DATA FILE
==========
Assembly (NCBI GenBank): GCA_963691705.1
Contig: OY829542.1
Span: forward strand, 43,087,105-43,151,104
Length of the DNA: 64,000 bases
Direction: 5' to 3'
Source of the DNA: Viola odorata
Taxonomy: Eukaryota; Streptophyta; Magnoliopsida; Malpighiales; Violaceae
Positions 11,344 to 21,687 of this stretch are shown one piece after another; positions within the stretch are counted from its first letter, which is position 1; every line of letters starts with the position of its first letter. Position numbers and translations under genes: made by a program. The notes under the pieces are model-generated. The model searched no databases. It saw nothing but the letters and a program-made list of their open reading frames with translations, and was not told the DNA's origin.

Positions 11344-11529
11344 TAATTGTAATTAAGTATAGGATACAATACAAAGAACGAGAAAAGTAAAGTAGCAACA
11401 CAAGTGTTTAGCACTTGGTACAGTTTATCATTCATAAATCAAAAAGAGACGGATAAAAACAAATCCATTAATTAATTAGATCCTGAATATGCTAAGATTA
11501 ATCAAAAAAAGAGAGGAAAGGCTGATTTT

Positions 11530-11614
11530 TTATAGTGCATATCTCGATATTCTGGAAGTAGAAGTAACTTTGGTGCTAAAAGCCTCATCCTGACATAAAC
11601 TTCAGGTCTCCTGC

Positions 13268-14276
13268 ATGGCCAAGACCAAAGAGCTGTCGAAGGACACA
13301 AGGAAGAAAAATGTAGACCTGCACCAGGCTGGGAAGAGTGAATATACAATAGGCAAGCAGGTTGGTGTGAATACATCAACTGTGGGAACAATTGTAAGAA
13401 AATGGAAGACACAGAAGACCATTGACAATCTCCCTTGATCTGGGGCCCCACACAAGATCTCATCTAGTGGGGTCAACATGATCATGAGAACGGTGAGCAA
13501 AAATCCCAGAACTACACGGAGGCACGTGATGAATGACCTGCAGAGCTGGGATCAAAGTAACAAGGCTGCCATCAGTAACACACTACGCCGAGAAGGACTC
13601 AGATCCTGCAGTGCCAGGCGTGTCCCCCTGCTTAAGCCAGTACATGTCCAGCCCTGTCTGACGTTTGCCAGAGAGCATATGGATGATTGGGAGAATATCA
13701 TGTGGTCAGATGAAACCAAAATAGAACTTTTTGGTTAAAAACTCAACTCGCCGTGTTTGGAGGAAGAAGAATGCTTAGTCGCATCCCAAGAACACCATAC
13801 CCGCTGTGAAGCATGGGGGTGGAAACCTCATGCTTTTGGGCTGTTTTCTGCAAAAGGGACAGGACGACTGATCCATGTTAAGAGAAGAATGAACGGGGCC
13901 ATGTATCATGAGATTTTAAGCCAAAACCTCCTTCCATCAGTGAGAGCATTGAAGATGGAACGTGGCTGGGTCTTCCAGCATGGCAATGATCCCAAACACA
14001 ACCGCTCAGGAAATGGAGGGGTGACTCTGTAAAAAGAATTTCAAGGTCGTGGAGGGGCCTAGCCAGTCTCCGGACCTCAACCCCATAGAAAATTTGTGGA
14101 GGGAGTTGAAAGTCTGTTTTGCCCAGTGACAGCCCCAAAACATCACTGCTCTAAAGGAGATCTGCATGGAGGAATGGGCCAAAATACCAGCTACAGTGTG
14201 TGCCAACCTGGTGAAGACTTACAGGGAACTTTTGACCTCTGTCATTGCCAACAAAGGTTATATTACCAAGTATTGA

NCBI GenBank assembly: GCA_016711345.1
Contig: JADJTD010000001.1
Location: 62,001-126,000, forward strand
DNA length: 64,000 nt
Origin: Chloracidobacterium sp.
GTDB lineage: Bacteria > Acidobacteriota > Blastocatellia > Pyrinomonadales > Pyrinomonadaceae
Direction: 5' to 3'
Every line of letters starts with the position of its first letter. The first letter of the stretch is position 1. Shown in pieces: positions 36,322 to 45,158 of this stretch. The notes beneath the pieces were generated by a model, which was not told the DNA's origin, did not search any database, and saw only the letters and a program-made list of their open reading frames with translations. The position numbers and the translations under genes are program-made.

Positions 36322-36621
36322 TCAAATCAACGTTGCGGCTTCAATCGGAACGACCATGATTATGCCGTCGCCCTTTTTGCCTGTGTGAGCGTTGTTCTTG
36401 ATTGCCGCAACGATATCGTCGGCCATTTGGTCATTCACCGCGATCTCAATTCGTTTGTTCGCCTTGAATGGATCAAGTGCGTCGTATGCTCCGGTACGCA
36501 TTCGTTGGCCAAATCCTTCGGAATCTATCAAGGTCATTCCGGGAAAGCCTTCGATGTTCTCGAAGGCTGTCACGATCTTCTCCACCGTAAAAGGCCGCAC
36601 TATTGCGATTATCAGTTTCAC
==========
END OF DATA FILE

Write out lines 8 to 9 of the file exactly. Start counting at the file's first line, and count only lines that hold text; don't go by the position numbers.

Positions 11,344 to 21,687 of this stretch are shown one piece after another; positions within the stretch are counted from its first letter, which is position 1; every line of letters starts with the position of its first letter. Position numbers and translations under genes: made by a program. The notes under the pieces are model-generated. The model searched no databases. It saw nothing but the letters and a program-made list of their open reading frames with translations, and was not told the DNA's origin.

Positions 11344-11529